I’m re-writing this post, because I think God is telling me to. I think the focus was wrong.
I wrote it because I think we need to stop judging God’s actions. Last week’s post explained why it’s a good thing that God does things we don’t understand. This post was meant to take it a little farther…to show how sometimes we’re unwilling to admit that God did what He did, or allowed what He allowed, because to our understanding, it seems contrary to love.
This blog is titled “Hope Is Calling,” and where is the hope in this, though?
The hope is found, I believe, when we humble ourselves, stop clinging to our own ideas of right and wrong, good and evil, and start clinging to Him instead, for we should cling to nothing more than we cling to Him. We must ask Him to show us the world through His eyes.
The original version of this post quoted what Katie-in-Uganda (I wrote about her here) shared yesterday morning. Much of it is what she’s working through, but the most significant part of it, to me, was when she said that the tree of the knowledge of good and evil was never meant for us. Yet we label things as good and evil according to our own natural thinking and base our prayers on that, without ever asking God if such-and-such a thing was allowed by Him for a specific and very good purpose.
I believe we need to start seeking God more about this. I’m not saying our ideas of good and evil are completely wrong. The Bible makes quite a few good and evil things perfectly clear. And many, many things are the result of sowing and reaping.
But Paul said, “We know in part and we prophesy in part.” (1 Cor. 13:9) I believe that we all need to seek God more often to discover when knowledge that we think is complete is really only “in part.”
Isaiah 19 is the prophecy for and against Egypt. I have had this chapter in my heart for a year or so now, and I’m not sure why. But when God led me to read it, two things stood out to me. One was how very precious Egypt is in the eyes of God. Also, verses 21 and 22 stood out to me:
21 Thus the LORD will make Himself known to Egypt, and the Egyptians will know the LORD in that day. They will even worship with sacrifice and offering, and will make a vow to the LORD and perform it.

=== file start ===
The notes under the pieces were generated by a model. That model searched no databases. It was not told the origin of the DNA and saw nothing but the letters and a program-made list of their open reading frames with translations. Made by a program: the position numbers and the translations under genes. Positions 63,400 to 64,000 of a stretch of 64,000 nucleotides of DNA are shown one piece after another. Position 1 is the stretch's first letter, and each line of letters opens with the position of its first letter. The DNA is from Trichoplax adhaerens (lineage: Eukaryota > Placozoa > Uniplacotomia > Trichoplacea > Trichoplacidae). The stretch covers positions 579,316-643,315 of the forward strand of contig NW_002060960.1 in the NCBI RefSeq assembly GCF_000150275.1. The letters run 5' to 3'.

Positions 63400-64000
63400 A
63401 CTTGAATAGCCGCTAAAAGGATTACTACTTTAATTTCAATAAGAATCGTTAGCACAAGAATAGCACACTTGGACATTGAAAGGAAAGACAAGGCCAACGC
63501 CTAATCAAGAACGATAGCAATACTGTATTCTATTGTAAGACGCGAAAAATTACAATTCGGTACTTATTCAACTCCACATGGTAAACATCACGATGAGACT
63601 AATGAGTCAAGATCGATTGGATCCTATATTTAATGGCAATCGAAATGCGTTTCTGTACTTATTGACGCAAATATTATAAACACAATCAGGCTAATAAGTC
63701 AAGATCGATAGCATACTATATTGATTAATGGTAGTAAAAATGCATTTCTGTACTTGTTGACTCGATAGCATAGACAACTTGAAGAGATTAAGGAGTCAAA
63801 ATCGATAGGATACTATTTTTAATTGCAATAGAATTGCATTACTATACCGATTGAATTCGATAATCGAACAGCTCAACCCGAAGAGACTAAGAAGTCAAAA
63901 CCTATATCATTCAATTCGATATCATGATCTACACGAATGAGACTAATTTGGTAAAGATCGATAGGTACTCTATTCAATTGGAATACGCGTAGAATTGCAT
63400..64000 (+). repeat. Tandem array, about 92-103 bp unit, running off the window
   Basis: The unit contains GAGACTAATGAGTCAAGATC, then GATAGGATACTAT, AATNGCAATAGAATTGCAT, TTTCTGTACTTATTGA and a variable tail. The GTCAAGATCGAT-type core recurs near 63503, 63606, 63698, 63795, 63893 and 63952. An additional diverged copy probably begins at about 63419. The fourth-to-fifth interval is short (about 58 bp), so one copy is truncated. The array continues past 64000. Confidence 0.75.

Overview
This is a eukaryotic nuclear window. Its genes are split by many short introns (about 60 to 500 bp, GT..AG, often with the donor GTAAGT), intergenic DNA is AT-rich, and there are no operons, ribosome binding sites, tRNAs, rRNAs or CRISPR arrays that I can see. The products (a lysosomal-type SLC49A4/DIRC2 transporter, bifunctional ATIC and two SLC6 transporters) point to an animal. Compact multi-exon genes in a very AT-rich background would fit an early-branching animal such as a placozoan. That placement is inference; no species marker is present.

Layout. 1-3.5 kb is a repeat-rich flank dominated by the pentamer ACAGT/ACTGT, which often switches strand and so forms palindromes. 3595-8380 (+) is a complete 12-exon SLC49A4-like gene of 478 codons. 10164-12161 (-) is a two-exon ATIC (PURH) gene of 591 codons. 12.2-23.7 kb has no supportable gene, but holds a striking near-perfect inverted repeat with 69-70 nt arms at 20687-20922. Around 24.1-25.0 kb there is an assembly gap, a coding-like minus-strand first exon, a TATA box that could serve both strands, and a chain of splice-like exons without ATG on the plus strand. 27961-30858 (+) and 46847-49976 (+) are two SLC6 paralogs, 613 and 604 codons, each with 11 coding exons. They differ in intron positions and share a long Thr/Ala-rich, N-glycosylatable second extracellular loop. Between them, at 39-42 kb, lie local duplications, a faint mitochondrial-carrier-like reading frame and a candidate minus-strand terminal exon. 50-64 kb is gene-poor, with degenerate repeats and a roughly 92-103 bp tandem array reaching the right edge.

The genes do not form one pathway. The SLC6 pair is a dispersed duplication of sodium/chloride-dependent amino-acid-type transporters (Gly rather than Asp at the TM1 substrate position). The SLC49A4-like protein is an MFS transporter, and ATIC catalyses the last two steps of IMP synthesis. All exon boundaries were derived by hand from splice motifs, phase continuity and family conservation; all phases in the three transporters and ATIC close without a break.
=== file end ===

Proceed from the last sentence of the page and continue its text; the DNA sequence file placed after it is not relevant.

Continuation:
22 The LORD will strike Egypt, striking but healing; so they will return to the LORD, and He will respond to them and will heal them.
That striking but healing seemed a paradox. How can God strike and heal?
The answer…I don’t know. God firmly said that judgment would not be poured out again until the end of time, so this strike is not one of judgment. Indeed…doesn’t it say what this strike is of? It says it is one of healing!
But how many Christian Egyptians, in that day, will look at the strike against them and say that it is evil, and therefore Satan did it? How many will look at that strike and give glory and praise to the Surgeon whose hand struck them to heal them?
What about us in the USA? Many of us are praying that God will heal our land…but what, exactly do we mean? And do we have expectations of what that healing will look like?
Do we want the economy healed, or do we want families healed? Do we want laws to change so that they line up with God’s word, or do we want hearts to change so that millions know God truly and walk with Him? Do we want America to receive another Great Awakening? I think we all agree on that one…but what if God wants to do something new and different?
What if the one negates the other? What if God knows that the best way to bring millions of Americans back to Him is to allow our circumstances get so dark that we have nothing else to cling to but Him?
The prophecies of the end times speak both of great darkness and of great light. What if He wants to allow things to get that dark, that the great light that He wants to pour out may shine all the greater?